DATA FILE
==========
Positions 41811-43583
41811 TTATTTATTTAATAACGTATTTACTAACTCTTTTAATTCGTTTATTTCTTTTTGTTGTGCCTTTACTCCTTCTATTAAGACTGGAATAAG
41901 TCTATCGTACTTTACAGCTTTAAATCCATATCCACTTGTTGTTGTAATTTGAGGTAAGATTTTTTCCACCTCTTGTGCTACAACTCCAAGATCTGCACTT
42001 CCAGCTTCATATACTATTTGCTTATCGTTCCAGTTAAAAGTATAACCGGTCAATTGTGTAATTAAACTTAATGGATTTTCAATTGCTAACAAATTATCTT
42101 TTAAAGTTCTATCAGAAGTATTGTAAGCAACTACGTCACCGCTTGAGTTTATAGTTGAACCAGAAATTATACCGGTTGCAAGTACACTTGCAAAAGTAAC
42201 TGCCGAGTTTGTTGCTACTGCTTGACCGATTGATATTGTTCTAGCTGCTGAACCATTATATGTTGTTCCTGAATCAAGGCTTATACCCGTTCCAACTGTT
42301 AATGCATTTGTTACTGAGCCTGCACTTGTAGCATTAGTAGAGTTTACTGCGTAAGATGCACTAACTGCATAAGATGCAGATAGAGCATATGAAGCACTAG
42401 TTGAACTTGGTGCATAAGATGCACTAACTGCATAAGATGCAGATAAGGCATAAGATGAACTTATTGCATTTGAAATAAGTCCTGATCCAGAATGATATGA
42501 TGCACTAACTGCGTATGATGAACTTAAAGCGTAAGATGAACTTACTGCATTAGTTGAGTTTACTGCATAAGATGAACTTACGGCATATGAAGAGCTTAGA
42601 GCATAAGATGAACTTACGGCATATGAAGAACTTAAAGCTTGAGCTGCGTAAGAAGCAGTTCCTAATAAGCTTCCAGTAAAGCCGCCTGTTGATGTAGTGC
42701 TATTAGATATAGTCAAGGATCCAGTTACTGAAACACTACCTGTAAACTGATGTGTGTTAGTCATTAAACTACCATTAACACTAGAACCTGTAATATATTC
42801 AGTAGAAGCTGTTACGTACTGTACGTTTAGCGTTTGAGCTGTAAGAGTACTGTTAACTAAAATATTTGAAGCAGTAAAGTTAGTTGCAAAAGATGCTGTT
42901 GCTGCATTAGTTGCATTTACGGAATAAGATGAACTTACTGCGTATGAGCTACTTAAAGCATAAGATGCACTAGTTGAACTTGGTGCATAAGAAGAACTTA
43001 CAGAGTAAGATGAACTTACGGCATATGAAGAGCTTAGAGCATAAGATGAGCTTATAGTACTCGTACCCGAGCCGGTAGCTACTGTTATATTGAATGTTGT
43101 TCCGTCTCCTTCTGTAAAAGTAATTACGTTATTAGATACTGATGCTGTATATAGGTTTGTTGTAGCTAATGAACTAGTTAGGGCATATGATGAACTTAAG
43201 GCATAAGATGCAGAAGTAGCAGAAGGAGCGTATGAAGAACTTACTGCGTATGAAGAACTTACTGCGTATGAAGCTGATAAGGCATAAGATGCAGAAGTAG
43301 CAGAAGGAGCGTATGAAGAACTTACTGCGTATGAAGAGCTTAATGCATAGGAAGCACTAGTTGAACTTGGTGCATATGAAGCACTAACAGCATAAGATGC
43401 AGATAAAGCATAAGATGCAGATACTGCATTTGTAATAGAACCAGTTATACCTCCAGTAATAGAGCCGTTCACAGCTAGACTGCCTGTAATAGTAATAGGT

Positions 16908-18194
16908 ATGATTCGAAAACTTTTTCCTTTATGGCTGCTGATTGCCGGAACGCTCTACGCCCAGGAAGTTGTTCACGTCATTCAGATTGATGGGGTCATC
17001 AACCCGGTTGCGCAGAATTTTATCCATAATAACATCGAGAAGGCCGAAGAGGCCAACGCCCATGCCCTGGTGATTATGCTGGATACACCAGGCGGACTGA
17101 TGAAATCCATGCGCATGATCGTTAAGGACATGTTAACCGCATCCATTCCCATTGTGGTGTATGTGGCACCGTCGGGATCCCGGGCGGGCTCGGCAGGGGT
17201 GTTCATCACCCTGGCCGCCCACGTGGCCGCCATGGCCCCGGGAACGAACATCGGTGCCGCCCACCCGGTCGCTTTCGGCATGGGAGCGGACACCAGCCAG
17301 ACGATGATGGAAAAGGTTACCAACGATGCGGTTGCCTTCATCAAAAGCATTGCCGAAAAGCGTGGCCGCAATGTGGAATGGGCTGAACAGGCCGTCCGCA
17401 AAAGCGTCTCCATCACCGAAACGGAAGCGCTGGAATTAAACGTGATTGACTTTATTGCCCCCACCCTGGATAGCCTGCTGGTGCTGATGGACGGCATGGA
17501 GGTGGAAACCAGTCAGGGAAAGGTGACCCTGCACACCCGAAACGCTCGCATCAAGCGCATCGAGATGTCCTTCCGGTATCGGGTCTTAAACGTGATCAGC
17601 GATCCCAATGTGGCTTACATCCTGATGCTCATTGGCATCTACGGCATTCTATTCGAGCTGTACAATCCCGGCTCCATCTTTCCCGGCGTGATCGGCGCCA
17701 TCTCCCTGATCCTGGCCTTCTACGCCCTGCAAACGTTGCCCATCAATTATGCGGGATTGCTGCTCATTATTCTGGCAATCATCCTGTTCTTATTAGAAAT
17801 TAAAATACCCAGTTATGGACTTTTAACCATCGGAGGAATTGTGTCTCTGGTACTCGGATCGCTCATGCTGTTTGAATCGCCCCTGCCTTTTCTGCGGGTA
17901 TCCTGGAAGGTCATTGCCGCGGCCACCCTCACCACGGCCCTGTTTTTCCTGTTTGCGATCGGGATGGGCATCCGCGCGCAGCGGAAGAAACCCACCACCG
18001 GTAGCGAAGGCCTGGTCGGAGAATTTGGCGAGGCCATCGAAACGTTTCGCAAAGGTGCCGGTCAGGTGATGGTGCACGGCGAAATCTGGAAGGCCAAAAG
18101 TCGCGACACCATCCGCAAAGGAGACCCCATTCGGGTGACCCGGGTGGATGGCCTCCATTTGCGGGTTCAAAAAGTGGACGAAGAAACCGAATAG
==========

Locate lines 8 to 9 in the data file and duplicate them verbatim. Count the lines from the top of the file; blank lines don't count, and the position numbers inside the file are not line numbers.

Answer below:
42401 TTGAACTTGGTGCATAAGATGCACTAACTGCATAAGATGCAGATAAGGCATAAGATGAACTTATTGCATTTGAAATAAGTCCTGATCCAGAATGATATGA
42501 TGCACTAACTGCGTATGATGAACTTAAAGCGTAAGATGAACTTACTGCATTAGTTGAGTTTACTGCATAAGATGAACTTACGGCATATGAAGAGCTTAGA